Charles Dickens

The Essential Collection

Charles Dickens

This superb collection of classic Victorian literature features the most notable works of Charles Dickens, including Oliver Twist (1839), A Christmas Carol (1843), A Tale of Two Cities (1859), and Great Expectations (1861). Considered the greatest novelist of the Victorian era, Dickens was especially known for his unusual characters, incisive social commentary, and carefully constructed plots. Over the last two centuries, his popular fiction has continued to inspire adaptations in nearly artistic genre, and now it is available--complete and unabridged--in this gorgeous slipcase edition. The stylish clothbound hardcover also features a ribbon marker, historical timeline, and comprehensive introduction, enlightening the reader on the author’s life and works.

The Complete Works of Charles Dickens

The Complete Works of Charles Dickens

It is impossible to overstate the importance of British novelist CHARLES DICKENS (1812-1870) not only to literature in the English language, but to Western civilization on the whole. He is arguably the first fiction writer to have become an international celebrity. He popularized episodic fiction and the cliffhanger, which had a profound influence on the development of film and television. He is entirely responsible for the popular image of Victorian London that still lingers today, and his characters-from Oliver Twist to Ebenezer Scrooge, from Miss Havisham to Uriah Heep-have become not merely iconic, but mythic. But it was his stirring portraits of ordinary people-not the upper classes or the aristocracy-and his fervent cries for social, moral, and legal justice for the working poor, and in particular for poor children, in the grim early decades of the Industrial Revolution that powerfully impacted social concerns well into the 20th century. Without Charles Dickens, we may never have seen the likes of Sherlock Holmes, Upton Sinclair, or even Bob Dylan. Here, in 30 beautiful volumes-complete with all the original illustrations-is every published word written by one of the most important writers ever. The essential collector's set will delight anyone who cherishes English literature...and who takes pleasure in constantly rediscovering its joys. This volume contains Part I of David Copperfield, which was originally serialized in standalone installments in 1849. Dickens drew on his own life story for this tale of the life of the title character, and it is considered the most autobiographical of his works. It was Dickens's own favorite, and the work considered the best by many literary observers, including Tolstoy.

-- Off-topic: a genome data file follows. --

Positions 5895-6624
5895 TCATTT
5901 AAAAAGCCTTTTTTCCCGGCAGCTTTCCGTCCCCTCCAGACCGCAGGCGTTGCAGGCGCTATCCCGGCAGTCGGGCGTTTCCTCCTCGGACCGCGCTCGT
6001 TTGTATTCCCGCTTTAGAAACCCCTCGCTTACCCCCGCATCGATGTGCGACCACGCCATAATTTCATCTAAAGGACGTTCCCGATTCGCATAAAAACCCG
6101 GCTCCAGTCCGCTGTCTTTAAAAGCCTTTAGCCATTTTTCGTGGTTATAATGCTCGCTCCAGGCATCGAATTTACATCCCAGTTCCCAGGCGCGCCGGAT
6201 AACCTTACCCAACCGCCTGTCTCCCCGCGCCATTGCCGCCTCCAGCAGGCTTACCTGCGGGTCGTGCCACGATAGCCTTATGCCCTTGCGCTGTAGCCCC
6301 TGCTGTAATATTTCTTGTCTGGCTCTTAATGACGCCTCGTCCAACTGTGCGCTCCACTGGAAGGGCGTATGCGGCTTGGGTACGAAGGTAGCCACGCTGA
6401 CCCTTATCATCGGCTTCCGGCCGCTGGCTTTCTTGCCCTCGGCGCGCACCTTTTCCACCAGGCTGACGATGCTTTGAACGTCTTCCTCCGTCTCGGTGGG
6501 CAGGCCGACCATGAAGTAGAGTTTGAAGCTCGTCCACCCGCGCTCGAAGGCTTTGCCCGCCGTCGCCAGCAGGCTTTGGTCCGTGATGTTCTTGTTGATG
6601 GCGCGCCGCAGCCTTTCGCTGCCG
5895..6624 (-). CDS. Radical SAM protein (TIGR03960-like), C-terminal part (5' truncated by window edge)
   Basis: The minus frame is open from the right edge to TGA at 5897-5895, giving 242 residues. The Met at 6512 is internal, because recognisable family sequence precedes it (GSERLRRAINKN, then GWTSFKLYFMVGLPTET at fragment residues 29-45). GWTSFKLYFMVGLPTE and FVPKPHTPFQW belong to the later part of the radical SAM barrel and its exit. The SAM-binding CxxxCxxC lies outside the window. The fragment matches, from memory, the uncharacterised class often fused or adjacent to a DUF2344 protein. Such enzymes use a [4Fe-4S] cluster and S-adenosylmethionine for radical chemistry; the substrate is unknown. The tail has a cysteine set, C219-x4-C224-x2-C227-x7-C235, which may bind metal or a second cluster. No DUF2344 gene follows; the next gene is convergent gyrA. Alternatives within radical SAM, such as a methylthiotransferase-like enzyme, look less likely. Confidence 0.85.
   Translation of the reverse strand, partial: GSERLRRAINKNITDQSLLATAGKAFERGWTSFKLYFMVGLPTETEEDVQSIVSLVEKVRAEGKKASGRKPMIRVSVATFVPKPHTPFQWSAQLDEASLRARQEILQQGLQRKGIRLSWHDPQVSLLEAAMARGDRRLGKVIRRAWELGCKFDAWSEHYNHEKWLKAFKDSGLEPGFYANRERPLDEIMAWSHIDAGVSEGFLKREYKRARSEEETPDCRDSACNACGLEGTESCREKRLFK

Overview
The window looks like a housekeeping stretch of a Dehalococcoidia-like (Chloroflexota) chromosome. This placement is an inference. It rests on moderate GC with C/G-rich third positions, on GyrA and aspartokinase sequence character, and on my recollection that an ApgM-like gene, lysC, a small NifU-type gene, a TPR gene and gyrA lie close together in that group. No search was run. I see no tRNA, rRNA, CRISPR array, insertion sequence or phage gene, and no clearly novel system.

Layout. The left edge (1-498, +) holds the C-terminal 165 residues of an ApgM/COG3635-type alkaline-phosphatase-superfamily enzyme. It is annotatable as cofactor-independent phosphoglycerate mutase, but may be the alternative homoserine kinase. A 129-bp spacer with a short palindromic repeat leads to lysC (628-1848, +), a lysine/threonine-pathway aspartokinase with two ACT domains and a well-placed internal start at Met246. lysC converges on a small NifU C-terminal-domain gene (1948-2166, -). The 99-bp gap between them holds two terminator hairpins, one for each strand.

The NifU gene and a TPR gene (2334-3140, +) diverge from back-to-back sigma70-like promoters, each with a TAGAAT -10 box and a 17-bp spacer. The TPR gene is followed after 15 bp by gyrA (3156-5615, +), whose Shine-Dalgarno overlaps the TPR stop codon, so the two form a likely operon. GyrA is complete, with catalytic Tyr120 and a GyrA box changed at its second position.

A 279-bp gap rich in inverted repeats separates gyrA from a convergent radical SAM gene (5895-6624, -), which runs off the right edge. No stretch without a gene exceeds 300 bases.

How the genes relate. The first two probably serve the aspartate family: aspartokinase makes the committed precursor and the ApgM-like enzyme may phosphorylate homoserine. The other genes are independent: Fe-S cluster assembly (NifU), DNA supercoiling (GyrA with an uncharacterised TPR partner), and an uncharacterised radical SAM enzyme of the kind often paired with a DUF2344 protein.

Charles Dickens' Book of Memoranda

A Photographic and Typographic Facsimile of the Notebook Begun in January 1855

Charles Dickens' Book of Memoranda


The Unabridged Charles Dickens

A Tale of Two Cities, Oliver Twist, Great Expectations

The Unabridged Charles Dickens

These elegant volumes are bound in simulated leather with titles stamped in gold and gilt-edged pages. Includes complete and original versions of Oliver Twist, A Tale of Two Cities, and Great Expectations.

Great Expectations

The Sons and Daughters of Charles Dickens

Great Expectations

The strange and varied lives of the ten children of the world's most beloved novelist Charles Dickens, famous for the indelible child characters he created—from Little Nell to Oliver Twist and David Copperfield—was also the father of ten children (and a possible eleventh). What happened to those children is the fascinating subject of Robert Gottlieb's Great Expectations. With sympathy and understanding he narrates the highly various and surprising stories of each of Dickens's sons and daughters, from Kate, who became a successful artist, to Frank, who died in Moline, Illinois, after serving a grim stretch in the Royal Canadian Mounted Police. Each of these lives is fascinating on its own. Together they comprise a unique window on Victorian England as well as a moving and disturbing study of Dickens as a father and as a man.